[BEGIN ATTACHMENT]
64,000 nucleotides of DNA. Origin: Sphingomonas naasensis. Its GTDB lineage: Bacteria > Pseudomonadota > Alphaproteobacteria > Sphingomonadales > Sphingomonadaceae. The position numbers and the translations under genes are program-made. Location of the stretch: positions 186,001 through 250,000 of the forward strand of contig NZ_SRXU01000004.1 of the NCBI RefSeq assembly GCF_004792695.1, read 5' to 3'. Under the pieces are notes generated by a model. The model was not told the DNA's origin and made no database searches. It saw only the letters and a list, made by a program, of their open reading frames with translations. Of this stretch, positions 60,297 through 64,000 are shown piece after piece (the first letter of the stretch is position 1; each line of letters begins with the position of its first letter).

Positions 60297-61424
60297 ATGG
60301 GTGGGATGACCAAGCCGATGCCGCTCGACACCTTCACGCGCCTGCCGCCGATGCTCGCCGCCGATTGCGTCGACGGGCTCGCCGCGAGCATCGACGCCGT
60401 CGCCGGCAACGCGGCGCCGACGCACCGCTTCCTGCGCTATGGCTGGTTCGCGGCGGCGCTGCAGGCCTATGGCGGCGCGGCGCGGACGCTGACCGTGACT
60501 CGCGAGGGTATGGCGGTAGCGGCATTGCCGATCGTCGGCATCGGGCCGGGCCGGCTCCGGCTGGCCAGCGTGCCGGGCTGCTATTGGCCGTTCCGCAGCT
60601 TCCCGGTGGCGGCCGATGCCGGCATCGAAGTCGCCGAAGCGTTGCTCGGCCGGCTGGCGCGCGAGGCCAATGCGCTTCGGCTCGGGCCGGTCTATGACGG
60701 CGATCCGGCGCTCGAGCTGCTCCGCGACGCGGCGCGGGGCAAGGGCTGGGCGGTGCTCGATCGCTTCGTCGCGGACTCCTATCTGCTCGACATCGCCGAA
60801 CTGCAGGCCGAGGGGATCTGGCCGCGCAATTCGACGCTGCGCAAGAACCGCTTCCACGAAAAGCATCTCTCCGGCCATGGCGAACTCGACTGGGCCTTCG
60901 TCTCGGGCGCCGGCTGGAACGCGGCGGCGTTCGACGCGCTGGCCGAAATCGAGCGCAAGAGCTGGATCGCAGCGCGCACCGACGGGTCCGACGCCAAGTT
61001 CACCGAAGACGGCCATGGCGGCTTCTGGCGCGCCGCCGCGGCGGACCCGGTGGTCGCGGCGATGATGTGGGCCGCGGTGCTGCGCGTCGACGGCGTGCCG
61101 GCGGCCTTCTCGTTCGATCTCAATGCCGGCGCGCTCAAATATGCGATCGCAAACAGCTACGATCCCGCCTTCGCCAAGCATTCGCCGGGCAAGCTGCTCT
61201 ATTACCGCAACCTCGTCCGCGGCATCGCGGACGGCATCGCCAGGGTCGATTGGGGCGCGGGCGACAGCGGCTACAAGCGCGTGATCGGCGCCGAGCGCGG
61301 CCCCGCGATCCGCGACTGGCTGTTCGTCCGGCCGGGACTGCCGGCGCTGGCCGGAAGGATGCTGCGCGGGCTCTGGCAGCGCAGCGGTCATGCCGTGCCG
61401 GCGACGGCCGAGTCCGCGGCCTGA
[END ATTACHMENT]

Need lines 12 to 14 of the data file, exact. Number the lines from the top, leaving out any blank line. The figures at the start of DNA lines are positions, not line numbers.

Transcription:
61101 GCGGCCTTCTCGTTCGATCTCAATGCCGGCGCGCTCAAATATGCGATCGCAAACAGCTACGATCCCGCCTTCGCCAAGCATTCGCCGGGCAAGCTGCTCT
61201 ATTACCGCAACCTCGTCCGCGGCATCGCGGACGGCATCGCCAGGGTCGATTGGGGCGCGGGCGACAGCGGCTACAAGCGCGTGATCGGCGCCGAGCGCGG
61301 CCCCGCGATCCGCGACTGGCTGTTCGTCCGGCCGGGACTGCCGGCGCTGGCCGGAAGGATGCTGCGCGGGCTCTGGCAGCGCAGCGGTCATGCCGTGCCG